Kansan Bruce DeHaven, who for decades was one of the top special-teams coaches in the NFL, died Tuesday night from complications from prostate cancer. The Buffalo Bills, one of the teams DeHaven coached for, announced the death in a statement.
DeHaven was 68. A Bills spokesman told the Associated Press that DeHaven died in Orchard Park, N.Y., with his family by his side.
DeHaven was born in Trousdale, a small town northwest of Pratt. He played football at Southwestern College in Winfield, then began an odyssey of coaching jobs that took him to Oxford and Wichita Southeast high schools. He later was an assistant at Kansas in 1979, then became a professional assistant for Donald Trump’s New Jersey Generals in 1983.
Over three decades, DeHaven coached special teams for five NFL teams, reaching the Super Bowl five times — four with Buffalo and last February’s 50th Super Bowl with the Carolina Panthers. DeHaven’s teams were 0-5 in the Super Bowl.
Premium content for only $0.99
For the most comprehensive local coverage, subscribe today.
In August, the Panthers announced that DeHaven decided to step down from his position and move into an advisory role with the team while continuing his battle with prostate cancer. Mr. DeHaven returned to Buffalo to receive cancer treatments.
DeHaven’s special teams coverage units in Buffalo were the best in the league for four consecutive seasons from 1987-90. He helped the Bills win six AFC East titles and appear in 21 playoff games.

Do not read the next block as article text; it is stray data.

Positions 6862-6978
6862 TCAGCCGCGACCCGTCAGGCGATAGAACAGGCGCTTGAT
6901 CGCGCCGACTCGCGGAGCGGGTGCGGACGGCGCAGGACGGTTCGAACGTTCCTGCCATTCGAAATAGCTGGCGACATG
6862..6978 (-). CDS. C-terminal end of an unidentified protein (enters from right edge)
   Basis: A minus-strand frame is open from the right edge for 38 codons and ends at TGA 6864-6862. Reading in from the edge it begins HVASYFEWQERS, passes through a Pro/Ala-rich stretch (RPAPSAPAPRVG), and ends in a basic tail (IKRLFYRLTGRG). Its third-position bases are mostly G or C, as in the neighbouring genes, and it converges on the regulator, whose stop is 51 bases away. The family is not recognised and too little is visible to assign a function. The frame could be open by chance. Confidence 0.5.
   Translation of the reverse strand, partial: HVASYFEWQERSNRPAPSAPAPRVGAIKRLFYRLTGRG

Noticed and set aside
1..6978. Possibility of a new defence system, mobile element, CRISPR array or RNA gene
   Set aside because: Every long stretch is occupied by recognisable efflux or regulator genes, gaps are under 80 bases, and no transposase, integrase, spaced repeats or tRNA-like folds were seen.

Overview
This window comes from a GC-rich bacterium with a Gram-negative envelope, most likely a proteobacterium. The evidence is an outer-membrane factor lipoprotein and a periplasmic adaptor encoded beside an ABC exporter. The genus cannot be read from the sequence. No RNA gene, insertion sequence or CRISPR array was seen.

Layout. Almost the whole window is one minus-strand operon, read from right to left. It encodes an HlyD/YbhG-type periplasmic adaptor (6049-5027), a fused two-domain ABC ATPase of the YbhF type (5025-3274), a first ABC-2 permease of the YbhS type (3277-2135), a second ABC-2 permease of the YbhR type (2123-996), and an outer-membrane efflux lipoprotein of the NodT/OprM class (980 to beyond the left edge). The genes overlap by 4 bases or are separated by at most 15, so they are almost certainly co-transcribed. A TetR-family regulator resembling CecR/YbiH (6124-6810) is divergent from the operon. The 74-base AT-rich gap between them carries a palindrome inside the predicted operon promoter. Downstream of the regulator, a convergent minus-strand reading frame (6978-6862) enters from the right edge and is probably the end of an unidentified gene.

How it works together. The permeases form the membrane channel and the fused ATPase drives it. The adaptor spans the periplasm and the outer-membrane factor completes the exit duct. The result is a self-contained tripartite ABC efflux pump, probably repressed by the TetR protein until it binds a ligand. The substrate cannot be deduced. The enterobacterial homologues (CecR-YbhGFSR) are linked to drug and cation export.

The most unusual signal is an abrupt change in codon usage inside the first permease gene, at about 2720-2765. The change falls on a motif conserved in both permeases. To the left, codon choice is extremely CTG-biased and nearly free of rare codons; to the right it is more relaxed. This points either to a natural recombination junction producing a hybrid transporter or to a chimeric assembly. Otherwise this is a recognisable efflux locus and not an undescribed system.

Under DeHaven, Steve Tasker of Leoti became a seven-time Pro Bowler and kicker Steve Christie set team records in 1998 with 140 points and 33 made field goals while becoming the franchise’s career leading scorer.
“I was a better football player because Bruce DeHaven was my coach, but I was a better man because Bruce DeHaven was my friend,” Tasker said. “I will miss him very, very much.”
DeHaven is survived by his wife, Kathy, and their two children, Tobin Scott and Annie Maude. Outside of his love of family, DeHaven’s passions were watching the St. Louis Cardinals, listening to music, reading and the Trousdale farm where he was raised.
“Bruce DeHaven was not only one of the premier special teams coaches the history of the NFL, he was also a premier special person,” said former Bills coach Marv Levy. “His work ethic, his love for and his dedication to the game, his caring about those players from whom he was able to bring forth their maximum talents and who revere him are all signature features which distinguished him. Beyond that, he was a wonderful husband and father possessed of a happy and upbeat nature. What a privilege it was for me and for all the members of our coaching staff to have been colleagues and friends of Bruce DeHaven.”
Panthers coach Ron Rivera tweeted: “#RIP Coach Bruce DeHaven. Our time together was short but I’m proud to say I coached on the same sideline as you.”